- Anxiety Induced Memory Loss Easily the most common reason that people believe they're suffering from dementia is memory loss, and unfortunately anxiety does cause mild memory loss issues. These issues are rarely that severe, but when they happen often enough they can feel severe. Anxiety is stress, and stress releases cortisol, which is known to damage brain cells and reduce memory. The memory loss is never too serious, but it is a mild problem.
- Anxiety Induced Concentration Issues Anxiety may also affect the ability to concentrate and focus, and without the ability to focus, it can be hard to process thoughts. This may give the illusion that you're unable to think properly or have lost touch with your own mind, even though nothing has technically happened.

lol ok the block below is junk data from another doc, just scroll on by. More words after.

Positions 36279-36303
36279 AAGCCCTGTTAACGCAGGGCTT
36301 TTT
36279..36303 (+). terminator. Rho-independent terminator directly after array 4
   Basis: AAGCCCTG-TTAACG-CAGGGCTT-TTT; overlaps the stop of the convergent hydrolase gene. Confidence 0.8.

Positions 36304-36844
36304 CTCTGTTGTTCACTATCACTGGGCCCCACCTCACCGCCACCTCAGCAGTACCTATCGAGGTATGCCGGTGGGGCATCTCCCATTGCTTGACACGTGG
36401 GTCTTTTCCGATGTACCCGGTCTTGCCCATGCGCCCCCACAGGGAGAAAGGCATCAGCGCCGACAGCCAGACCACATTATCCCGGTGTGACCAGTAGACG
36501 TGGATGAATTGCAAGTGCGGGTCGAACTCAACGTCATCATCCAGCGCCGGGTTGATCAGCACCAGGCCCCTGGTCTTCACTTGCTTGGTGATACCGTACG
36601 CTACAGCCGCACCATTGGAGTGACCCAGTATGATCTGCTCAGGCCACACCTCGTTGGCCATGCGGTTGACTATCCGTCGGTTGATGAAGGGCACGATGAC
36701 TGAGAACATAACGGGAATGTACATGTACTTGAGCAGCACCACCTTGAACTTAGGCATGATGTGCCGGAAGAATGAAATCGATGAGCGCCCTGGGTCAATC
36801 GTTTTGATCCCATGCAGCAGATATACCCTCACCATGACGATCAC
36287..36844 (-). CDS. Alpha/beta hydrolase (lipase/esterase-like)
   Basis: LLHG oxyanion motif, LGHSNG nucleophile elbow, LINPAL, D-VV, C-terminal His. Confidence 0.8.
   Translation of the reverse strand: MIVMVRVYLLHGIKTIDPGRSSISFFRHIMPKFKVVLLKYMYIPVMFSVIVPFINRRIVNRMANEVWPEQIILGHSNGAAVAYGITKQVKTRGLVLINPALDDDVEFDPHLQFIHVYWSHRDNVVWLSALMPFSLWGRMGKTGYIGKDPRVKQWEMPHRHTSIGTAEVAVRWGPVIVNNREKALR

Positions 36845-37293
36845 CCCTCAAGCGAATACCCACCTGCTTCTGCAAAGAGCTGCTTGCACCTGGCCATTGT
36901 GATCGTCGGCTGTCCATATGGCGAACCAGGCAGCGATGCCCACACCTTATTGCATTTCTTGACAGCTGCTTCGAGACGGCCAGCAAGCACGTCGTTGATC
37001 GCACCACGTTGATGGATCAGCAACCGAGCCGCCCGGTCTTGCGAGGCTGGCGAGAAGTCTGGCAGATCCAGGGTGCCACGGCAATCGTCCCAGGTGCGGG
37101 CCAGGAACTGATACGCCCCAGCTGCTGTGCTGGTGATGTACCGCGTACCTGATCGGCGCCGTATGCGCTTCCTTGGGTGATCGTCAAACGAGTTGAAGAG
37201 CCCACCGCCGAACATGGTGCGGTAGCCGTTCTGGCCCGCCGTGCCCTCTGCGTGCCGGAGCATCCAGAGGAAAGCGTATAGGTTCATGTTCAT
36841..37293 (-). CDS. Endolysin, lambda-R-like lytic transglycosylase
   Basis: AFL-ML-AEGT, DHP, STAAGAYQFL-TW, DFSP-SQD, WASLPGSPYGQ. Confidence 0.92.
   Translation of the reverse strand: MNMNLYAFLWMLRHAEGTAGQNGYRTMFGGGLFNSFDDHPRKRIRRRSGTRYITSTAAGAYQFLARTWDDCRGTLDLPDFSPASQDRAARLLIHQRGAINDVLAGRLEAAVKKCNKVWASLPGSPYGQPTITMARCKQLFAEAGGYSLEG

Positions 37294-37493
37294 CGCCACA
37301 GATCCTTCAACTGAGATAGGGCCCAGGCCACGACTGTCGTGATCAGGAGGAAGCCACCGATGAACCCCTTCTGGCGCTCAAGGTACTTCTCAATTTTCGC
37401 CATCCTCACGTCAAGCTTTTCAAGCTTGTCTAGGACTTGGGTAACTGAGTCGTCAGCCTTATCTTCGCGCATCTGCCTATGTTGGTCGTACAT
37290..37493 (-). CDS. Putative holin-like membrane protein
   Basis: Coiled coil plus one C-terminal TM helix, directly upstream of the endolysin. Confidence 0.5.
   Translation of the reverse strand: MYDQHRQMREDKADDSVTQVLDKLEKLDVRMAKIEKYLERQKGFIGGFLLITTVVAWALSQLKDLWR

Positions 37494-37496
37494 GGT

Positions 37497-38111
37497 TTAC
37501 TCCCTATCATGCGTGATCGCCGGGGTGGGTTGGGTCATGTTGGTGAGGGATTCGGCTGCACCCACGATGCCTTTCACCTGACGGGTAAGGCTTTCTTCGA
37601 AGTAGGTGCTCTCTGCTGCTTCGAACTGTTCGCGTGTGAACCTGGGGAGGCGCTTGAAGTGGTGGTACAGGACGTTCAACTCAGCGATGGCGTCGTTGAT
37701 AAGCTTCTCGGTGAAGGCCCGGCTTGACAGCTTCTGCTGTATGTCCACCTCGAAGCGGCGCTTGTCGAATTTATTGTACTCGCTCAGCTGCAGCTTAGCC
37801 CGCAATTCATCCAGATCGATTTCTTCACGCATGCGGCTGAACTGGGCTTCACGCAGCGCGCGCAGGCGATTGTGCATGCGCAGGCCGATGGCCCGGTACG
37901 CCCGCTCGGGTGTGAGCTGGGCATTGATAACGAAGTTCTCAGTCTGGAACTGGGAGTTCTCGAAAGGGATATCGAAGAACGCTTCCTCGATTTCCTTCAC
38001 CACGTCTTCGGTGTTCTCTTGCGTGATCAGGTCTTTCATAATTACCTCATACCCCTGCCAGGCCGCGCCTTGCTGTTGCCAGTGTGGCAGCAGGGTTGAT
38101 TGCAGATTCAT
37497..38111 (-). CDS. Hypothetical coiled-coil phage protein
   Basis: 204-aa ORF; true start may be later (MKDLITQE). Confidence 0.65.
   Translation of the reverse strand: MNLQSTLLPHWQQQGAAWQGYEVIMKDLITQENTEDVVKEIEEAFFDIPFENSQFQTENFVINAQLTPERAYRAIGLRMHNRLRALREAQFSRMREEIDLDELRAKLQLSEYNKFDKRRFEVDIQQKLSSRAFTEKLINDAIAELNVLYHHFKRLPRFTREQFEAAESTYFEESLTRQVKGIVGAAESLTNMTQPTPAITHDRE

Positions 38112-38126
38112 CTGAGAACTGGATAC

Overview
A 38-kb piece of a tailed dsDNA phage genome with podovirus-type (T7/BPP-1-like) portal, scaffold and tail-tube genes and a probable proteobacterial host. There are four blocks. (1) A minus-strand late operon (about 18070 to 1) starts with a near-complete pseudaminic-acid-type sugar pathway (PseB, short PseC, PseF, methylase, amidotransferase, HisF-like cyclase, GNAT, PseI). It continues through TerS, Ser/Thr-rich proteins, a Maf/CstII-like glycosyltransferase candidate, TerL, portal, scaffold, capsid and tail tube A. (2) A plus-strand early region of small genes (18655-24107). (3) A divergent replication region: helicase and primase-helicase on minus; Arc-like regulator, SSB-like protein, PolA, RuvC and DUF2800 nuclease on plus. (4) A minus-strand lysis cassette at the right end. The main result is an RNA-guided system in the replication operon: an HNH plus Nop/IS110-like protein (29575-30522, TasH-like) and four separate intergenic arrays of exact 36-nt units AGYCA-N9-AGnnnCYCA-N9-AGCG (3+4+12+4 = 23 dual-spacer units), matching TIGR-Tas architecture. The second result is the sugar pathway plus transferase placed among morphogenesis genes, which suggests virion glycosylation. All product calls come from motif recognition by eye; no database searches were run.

- Hypersensitivity Side Effects Both of these are related to another issue known as hypersensitivity. Hypersensitivity is when you are far more sensitive to small changes in the body that may otherwise mean nothing. Hypersensitivity may also lead to its own mental challenges for reasons that are not completely understood, but the most likely cause is that when you're that "in touch" with the way you feel and think, your thought processes are less natural and you may not function the way that they should.
- Normal Forgetfulness/Focus Similarly, as a result of hypersensitivity and anxiety, many people that suffer from normal forgetfulness may believe that it's because of their anxiety. This is very common. People forget many things as they age or because they simply weren't trying to remember it, but those with anxiety tend to think it's because of their anxiety, while those without anxiety tend to simply believe they just forgot.
- Hyperventilation Hyperventilation occurs during anxiety attacks, and can lead to temporary issues that may feel like dementia. Hyperventilation reduces blood flow to the brain, which can lead to temporary problems focusing and using your memory. Those that are unaware of the effects of anxiety may attribute this to dementia.